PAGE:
Furthermore, imminent insolvency, which is a condition for opening restructuring proceedings, occurs if the debtor’s economic situation shows that it could soon become insolvent.

4. Which different types of restructuring / insolvency proceedings exist and what are their characteristics?

Currently, there are five different types of restructuring proceedings and one type of bankruptcy proceedings (liquidation). 


General information

The different restructuring proceedings allow for a varying degree of protection against creditors, and provide different limitations to the debtor’s powers:

  • Arrangement approval proceedings (“postępowanie o zatwierdzenie układu”)
  • Fast-track arrangement proceedings (“przyspieszone postępowanie układowe”)
  • Simplified arrangement proceedings (“uproszczone postępowanie restrukturyzacyjne”)
  • Ordinary arrangement proceedings (“postępowanie układowe”)
  • Remedial (“sanation”) proceedings (“postępowanie sanacyjne”).

The structure of these proceedings is designed to reflect the rule of “gradation”, whereby the scope of protection afforded to the debtor and the restructuring instruments available in the relevant proceedings correspond to the scope of managerial powers that the debtor needs to give up, as further described below.

General comments in relation to restructuring proceedings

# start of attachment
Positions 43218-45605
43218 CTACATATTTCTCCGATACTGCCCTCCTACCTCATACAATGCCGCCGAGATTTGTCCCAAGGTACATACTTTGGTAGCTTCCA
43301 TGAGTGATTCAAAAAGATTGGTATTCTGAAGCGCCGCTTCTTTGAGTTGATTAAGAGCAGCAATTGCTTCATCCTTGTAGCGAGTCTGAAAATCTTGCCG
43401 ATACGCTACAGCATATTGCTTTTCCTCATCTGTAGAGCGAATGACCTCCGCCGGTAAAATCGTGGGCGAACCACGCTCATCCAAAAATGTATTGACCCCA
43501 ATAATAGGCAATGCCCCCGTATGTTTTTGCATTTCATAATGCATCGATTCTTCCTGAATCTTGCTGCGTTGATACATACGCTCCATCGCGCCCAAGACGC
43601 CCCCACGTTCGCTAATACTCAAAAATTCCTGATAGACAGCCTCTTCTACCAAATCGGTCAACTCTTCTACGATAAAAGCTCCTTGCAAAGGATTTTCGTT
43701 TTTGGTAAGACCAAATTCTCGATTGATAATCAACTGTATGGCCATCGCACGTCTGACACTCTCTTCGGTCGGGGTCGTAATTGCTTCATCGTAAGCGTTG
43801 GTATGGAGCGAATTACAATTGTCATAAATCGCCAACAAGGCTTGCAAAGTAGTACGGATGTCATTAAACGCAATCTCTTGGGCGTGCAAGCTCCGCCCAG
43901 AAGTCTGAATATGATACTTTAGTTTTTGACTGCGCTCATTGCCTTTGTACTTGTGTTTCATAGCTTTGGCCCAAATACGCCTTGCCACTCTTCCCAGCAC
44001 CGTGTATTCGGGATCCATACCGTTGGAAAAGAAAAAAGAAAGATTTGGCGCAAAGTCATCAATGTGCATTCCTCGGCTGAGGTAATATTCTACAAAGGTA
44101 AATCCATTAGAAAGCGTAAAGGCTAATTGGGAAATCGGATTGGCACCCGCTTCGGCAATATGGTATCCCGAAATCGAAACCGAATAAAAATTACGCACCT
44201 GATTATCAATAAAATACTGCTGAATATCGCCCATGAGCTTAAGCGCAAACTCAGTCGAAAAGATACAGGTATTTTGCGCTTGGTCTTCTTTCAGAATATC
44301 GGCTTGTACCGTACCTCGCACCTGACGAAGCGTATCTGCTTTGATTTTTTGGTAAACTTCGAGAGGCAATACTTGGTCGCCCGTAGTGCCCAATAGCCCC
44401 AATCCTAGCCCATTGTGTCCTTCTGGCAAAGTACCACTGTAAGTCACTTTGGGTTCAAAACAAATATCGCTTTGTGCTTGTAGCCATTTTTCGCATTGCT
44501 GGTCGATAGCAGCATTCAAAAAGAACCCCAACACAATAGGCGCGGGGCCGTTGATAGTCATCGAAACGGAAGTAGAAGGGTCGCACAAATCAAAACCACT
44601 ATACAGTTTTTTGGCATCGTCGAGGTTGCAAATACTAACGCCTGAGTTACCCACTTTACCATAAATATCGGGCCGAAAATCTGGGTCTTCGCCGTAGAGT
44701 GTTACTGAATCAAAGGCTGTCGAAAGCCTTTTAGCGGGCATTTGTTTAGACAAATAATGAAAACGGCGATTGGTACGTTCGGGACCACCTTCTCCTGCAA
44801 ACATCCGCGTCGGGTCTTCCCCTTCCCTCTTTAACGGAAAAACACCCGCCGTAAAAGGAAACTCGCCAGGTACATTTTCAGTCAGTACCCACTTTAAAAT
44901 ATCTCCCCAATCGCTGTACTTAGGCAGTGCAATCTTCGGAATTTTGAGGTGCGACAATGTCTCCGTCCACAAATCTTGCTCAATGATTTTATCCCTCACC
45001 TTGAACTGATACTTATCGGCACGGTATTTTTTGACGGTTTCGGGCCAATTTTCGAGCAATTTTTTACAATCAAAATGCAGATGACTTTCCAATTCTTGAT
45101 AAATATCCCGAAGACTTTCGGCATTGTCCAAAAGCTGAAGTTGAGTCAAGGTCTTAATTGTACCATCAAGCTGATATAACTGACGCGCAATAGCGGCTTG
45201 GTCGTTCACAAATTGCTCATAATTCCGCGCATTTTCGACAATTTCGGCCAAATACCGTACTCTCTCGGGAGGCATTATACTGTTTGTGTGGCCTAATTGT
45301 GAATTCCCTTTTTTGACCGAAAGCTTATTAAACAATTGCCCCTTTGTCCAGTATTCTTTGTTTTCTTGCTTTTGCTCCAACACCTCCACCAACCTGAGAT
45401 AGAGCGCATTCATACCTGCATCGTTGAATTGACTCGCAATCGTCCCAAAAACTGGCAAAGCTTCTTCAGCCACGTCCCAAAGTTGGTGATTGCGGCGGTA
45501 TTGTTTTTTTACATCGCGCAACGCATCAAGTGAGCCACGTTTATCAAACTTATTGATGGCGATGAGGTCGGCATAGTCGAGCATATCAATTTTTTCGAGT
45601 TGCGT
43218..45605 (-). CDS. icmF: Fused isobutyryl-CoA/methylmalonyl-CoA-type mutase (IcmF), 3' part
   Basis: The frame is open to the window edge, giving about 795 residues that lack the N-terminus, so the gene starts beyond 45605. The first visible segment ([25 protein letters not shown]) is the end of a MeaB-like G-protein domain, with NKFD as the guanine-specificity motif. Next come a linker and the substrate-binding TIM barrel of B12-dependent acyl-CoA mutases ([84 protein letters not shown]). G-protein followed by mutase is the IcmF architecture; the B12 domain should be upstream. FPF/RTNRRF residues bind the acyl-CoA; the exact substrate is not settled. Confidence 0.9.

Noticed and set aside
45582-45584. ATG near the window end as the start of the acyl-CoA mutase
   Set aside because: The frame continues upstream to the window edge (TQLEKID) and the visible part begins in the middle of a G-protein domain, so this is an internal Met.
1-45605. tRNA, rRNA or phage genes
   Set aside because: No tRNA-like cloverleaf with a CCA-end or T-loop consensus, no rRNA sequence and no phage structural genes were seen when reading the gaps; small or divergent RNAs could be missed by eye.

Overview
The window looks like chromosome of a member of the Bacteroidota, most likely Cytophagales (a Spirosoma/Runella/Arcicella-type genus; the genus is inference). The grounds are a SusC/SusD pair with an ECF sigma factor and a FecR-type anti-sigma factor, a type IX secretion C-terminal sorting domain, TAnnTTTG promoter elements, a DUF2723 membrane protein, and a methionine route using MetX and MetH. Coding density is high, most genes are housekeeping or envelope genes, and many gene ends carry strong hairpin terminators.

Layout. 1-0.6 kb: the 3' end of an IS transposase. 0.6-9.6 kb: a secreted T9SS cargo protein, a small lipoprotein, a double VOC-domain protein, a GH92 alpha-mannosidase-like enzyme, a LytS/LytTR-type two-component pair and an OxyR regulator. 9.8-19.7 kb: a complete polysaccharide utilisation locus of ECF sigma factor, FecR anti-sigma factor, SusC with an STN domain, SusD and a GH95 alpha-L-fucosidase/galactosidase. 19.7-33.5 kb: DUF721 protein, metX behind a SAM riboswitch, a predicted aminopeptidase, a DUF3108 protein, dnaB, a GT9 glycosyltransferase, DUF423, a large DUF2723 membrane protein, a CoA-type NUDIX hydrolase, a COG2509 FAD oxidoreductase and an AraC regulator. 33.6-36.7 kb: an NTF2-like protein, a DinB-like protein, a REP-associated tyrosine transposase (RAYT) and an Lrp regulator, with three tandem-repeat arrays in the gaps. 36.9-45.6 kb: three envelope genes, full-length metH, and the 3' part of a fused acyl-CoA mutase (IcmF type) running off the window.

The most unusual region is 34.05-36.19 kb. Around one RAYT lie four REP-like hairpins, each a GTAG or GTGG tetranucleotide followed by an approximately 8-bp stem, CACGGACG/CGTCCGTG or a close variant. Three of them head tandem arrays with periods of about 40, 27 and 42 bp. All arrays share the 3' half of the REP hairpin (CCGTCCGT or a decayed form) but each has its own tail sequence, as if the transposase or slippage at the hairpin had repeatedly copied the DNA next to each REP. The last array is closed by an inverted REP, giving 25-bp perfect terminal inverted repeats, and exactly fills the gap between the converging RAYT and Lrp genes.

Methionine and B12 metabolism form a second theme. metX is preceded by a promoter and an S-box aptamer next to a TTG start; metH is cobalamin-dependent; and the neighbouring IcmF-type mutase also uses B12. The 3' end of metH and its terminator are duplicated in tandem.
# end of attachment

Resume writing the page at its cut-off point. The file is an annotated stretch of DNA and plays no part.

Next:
Restructuring proceedings are designed to facilitate reaching an arrangement with creditors, not only offering debtors restructuring tools but also placing them in a relatively safe position during the distressed period in order to let them work out a solution and conduct the arrangement. 

In order to further facilitate the chances of a successful restructuring, the Restructuring Act has priority over the Bankruptcy Act, which is reflected in the general rule that the Bankruptcy Court must suspend processing of the bankruptcy petition until the restructuring petition is finally resolved.

Debtor’s powers

As a rule, most restructuring proceedings are debtor-in-possession, except for remedial proceedings, where generally an administrator is appointed (under certain conditions the debtor may, however, retain the right to manage its assets subject to the proceedings). However, in this case the debtor must generally obtain the approval of a supervisor (appointed by a court) to perform certain actions exceeding the scope of day-to-day management (so-called “ordinary management”). In fast-track and ordinary arrangement proceedings, if – broadly speaking – the debtor does not fulfil its obligations related to the restructuring process, it is possible that the debtor will be deprived of its powers and an administrator (“zarządca”) may be appointed to take over full management. 

Voting rights

With minor exceptions, the following categories of creditors are entitled to vote: 

  • Creditors whose debts are covered by the arrangement by operation of the law (i.e. in practice, unsecured creditors)
  • Secured creditors in the scope not covered by the value of the security interest
  • In rare cases – secured creditors who agreed to be bound by the arrangement.
Arrangement concerning only certain groups of creditors